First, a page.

A clutch of high net worth investors (HNI) of Franklin Templeton India on Thursday issued a legal notice to the market regulator seeking that it appoints an administrator to oversee the management of the fund house and evolve a mechanism for timely payouts to unit holders.
They have also sought that Securities and Exchange Board of India (Sebi) directs Franklin Templeton to withdraw the winding up process and undertake it only if unit holders vote in favour of the winding up exercise. They also sought that investors in the interim should be paid upto ₹2 lakh.
Mint has reviewed a copy of the legal notice. The notice has been sent by Franklin Templeton unitholders Kaj Associates LLP, Ultra Walls and Floors LLP and Satyam Jain. Last week these investors had sent a notice to Franklin Templeton demanding refund of their entire investment, and withdrawal of notice announcing the winding of 6 dent schemes.
On 23 April Franklin Templeton had announced that it is winding down its 6 debt schemes due to severe illiquidity and redemption pressures. This left 300,00 lakh investors in a lurch. These schemes have a combined asset under management of ₹25,856 crore.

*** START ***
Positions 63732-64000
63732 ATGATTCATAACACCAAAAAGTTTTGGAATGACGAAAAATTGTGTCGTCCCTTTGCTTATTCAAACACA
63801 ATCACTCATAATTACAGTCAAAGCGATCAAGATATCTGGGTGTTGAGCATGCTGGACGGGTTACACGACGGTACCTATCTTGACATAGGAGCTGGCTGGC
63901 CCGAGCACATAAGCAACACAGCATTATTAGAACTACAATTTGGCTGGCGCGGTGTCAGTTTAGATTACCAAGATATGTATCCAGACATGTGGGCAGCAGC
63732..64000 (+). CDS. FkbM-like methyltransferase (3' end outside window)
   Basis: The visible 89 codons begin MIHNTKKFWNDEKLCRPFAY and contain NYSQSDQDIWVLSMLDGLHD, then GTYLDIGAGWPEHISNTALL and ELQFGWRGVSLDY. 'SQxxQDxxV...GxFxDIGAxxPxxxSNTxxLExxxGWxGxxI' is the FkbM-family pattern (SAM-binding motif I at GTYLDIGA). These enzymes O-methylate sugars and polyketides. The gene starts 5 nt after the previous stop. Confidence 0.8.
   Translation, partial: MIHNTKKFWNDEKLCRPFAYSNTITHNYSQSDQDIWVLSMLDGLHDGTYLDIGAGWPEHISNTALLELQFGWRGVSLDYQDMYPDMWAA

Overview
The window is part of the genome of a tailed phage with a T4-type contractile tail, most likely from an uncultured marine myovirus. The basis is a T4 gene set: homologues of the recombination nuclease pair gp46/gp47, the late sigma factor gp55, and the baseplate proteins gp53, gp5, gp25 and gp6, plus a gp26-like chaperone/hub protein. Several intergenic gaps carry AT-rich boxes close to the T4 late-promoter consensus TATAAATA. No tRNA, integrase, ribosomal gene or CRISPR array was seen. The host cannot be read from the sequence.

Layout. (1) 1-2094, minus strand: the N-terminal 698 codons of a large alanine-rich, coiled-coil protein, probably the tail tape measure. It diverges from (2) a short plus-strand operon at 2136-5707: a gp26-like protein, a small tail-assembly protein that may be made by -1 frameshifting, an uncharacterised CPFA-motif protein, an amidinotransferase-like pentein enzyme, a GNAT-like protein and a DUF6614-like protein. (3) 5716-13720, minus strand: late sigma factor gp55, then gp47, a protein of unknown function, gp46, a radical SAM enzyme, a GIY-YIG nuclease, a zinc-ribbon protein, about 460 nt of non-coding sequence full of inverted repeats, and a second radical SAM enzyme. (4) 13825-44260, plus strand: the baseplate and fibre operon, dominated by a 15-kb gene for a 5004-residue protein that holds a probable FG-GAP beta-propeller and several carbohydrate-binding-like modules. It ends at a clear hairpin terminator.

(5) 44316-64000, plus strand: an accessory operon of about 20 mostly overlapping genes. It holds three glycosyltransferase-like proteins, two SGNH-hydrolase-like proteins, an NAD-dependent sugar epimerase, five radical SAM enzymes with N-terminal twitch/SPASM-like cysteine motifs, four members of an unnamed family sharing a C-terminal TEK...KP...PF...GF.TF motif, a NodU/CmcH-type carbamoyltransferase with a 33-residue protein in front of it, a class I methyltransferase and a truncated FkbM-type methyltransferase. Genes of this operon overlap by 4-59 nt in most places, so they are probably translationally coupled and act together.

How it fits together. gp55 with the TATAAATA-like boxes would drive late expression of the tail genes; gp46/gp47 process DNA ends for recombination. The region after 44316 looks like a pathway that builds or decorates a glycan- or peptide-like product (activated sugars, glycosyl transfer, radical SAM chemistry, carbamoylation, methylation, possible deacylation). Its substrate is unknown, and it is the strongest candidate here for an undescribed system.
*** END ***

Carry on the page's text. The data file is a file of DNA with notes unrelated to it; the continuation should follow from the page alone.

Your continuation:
These investors in the legal notices alleged that the winding up was not reasons mentioned by the AMC but due to violations of Sebi prescribed norms.
While an email sent to Sebi did not result in a response immediately, Franklin Templeton in a response to Mint said
“We deny all allegations and wish to clarify that there has been no illegality, wrongdoing or misrepresentation. We continue to follow due process, both in making investment decisions and in the winding up of these schemes. We have acted in the best interest of our investors and in accordance with all regulations,” said a spokesperson for Franklin Templeton.
In the complaint these investors said Franklin Templeton has violated all regulations, norms and safeguards and thereby defrauded investors of their funds. According to them the asset managers violation include investment in securities contrary to stated investment objectives.
The investors raised a grouch against Sebi norms which list out circumstances under which mutual fund schemes can be wound up. They said that regulation does not provide the mechanism through which an open ended scheme can be wound up. As per the Sebi norms schemes can be wound up if trustees decide, if 75% of unitholders vote in favour of winding up exercise or if Sebi directs winding up.
However, it does not define the mechanism for seeking unit holder nod for winding up.
Sebi on 20 May had issued a circular stating that schemes under the process of being wound up need to be listed on stock exchanges.
“The schemes were to be listed within 7 days. The said period is also over and none of the schemes have been listed,” said the investors in the legal notice.
They said that Sebi should have put in place a ‘regulatory mechanism for refunding investors’.